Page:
I have on the other hand, seen women professionals asked to do such tasks, as well as get coffee, entertain a coworker's baby, or get refreshments for an event. But never a guy.

What would they have done if there were no women to ask? They would probably have designated someone not to go to lunch but to have food brought back for them so they could run reception (or let them leave an hour early, or some other such payback).

Having said all that, as far as what you should do, maybe Etrigan had the best answer. Privately share your discomfort with seeing female engineers, who already face so many obstacles in getting taken seriously as equals, asked to do secretarial tasks, and add that you worry it might not reflect well on the company. You might even worry out loud that it could lead to a complaint by someone--which no HR department is going to be happy about.

S may very well get defensive, in which case you don't have to insist she accept your POV, just leave it as is. Hopefully, even if she thinks you're oversensitive, she'll not let the same thing happen again.

Ideally, B would protest as well, to her higher-up, that this was inappropriate. Whether she's willing to do so depends on how safe/supported she feels in her position.
posted by emjaybee at 12:49 PM on December 15, 2010 [8 favorites]


I would have a major problem with it as well as the comments made by the men. Moving forward, this is a learning opportunity for your company. In future how will they handle the receptionist's absence when there are no female clerical staff around and what steps are they taking, starting with today, to make your workplace inclusive?
posted by saucysault at 12:49 PM on December 15, 2010 [2 favorites]


I would be very disturbed by this incident, personally. I think that as a woman engineer in an office of mostly men you have to be *particularly* careful about agreeing to do this sort of work for your reputation (as the jokes evidenced). B is new, so she likely didn't feel comfortable saying no.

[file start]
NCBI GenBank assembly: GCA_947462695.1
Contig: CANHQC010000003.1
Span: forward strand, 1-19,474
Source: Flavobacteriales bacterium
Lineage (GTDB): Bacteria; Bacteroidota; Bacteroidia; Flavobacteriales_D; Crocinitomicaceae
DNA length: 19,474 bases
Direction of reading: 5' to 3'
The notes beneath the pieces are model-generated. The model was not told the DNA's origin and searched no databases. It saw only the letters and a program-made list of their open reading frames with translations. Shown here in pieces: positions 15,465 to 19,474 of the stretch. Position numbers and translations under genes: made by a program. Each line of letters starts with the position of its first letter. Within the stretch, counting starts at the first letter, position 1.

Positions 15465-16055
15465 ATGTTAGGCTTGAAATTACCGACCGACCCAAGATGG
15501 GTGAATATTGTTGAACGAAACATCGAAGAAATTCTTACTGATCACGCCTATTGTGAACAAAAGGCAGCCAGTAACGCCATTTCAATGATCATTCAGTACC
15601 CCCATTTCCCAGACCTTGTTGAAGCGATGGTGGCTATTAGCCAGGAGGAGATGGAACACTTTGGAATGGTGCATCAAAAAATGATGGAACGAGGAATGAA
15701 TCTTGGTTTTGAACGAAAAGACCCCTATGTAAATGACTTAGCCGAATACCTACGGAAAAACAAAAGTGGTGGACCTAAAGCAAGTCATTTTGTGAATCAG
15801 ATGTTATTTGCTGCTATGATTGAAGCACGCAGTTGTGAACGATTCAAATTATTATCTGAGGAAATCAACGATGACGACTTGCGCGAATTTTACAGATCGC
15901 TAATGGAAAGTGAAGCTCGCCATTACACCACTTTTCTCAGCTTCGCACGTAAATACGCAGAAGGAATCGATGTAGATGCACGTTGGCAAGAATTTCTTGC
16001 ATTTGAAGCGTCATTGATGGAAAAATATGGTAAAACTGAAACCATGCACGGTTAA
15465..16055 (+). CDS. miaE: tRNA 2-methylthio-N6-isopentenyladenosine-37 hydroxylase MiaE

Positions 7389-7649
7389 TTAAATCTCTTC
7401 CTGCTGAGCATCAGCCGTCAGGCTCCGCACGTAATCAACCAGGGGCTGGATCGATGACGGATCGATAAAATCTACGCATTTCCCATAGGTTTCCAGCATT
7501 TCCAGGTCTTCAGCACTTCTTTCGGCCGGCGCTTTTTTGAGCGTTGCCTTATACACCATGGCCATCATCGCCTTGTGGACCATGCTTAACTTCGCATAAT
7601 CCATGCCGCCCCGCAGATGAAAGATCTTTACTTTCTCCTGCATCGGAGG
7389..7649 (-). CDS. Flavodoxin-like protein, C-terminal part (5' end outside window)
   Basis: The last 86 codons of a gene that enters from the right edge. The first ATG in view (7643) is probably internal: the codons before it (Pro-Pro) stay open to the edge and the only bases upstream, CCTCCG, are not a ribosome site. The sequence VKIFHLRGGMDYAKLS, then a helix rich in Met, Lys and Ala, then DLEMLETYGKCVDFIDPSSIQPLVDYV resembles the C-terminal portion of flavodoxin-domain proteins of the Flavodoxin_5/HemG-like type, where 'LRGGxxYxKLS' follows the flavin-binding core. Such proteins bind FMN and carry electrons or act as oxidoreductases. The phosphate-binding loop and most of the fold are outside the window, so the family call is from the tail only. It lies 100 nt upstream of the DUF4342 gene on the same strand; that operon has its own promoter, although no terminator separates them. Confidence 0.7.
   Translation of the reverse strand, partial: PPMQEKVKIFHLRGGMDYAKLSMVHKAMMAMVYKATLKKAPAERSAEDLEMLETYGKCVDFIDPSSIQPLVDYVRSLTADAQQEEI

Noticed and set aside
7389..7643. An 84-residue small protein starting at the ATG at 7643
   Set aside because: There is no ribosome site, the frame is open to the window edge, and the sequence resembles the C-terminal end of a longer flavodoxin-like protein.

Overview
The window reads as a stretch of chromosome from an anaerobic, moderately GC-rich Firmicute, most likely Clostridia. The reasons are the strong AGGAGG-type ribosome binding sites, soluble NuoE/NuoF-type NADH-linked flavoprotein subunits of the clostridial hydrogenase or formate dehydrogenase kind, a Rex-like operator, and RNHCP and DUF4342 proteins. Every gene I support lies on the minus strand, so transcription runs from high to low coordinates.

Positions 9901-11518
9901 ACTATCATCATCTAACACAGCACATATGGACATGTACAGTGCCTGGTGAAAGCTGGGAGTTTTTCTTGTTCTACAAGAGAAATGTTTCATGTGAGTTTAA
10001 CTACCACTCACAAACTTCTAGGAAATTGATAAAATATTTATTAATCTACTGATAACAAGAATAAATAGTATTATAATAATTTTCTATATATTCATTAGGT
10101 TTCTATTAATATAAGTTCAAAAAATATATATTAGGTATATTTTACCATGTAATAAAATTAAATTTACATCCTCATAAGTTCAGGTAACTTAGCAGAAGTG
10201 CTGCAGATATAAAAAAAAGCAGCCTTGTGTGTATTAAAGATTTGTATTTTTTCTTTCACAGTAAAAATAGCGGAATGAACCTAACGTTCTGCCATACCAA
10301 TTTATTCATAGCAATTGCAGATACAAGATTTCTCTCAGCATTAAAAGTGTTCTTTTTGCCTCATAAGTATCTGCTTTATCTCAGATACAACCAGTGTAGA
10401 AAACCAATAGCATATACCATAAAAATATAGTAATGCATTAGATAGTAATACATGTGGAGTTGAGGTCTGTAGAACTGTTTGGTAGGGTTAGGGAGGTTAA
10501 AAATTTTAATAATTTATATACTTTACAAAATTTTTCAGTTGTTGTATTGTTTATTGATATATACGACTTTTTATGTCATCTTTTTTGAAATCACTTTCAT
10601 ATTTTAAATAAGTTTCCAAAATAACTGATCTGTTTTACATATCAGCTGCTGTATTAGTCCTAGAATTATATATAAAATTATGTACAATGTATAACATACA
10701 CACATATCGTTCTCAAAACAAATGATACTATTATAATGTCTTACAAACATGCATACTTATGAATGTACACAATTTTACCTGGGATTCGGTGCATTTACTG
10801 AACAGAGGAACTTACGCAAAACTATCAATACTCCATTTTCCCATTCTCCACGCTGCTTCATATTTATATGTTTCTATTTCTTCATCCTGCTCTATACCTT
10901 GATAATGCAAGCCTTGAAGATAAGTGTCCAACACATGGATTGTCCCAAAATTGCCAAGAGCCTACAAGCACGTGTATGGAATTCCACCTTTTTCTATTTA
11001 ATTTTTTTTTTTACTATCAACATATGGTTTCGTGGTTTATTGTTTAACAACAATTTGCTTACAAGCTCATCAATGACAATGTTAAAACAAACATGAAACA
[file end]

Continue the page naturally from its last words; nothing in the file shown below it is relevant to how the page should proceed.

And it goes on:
By the way, this happens everywhere at every level - ask me how many times I've been asked to get the drinks for a group of (male) colleagues in a meeting, even if I was senior to many of them. Unless I was the most junior person in the room I did not comply with a request like that and usually made a joke about it while requesting a more junior male do the task. Consider this a corporate hierarchy issue and not a gender issue and you can train others to respect your position.

My suggestion is to talk to B and tell her that she never has to do something like that again. If she is asked, she should say she does not have the bandwidth to sit at the desk during lunch and leave it at that. If her boss is going to have an issue with that approach she may want to clear it with him or her before saying no.

It's not worth making a big company-wide thing of it, it's more about a younger woman protecting her professional reputation. As for S, she may just be clueless and I wouldn't bother talking to her.
posted by rainydayfilms at 12:50 PM on December 15, 2010 [1 favorite]


As you noted, a number of possibilities.

Maybe B had told S, "I owe ya one." Maybe she was the new-hire S knew the best, felt most comfortable approaching.

Maybe let it ride, see if there's more of this sort of thing?
posted by ambient2 at 12:50 PM on December 15, 2010


Yes, sexist, either in fact or in appearance, which from the standpoint of creating a hostile work environment is equally bad. From a pool of people who are predominantly male, the person selected to cover reception should have also been male.
posted by hworth at 12:50 PM on December 15, 2010 [3 favorites]


I am curious why a two hour lunch didn't have two people staffing the desk for an hour each. I also think it was probably done unconsciously, that the intent wasn't sexist, that the result *was* sexist, and that you need to have a company policy about having engineers staffing reception. Newest hire seems like a reasonable choice.

As B is a new hire, she might not be comfortable going to HR, but someone should, because they are the ones who should come out with a policy. When you go to HR, you should assume that S did it for reasonable, non-sexist reasons.
posted by jeather at 12:54 PM on December 15, 2010 [1 favorite]


I am a male engineering manager and my perception is that this is another example of gender bias in what you correctly identify as a male-dominated environment. My large company has diversity and inclusion programs and when I address these with my staff, I discuss how I saw different treatment of my ideas from that of my female coworkers. It is something I try to be aware of.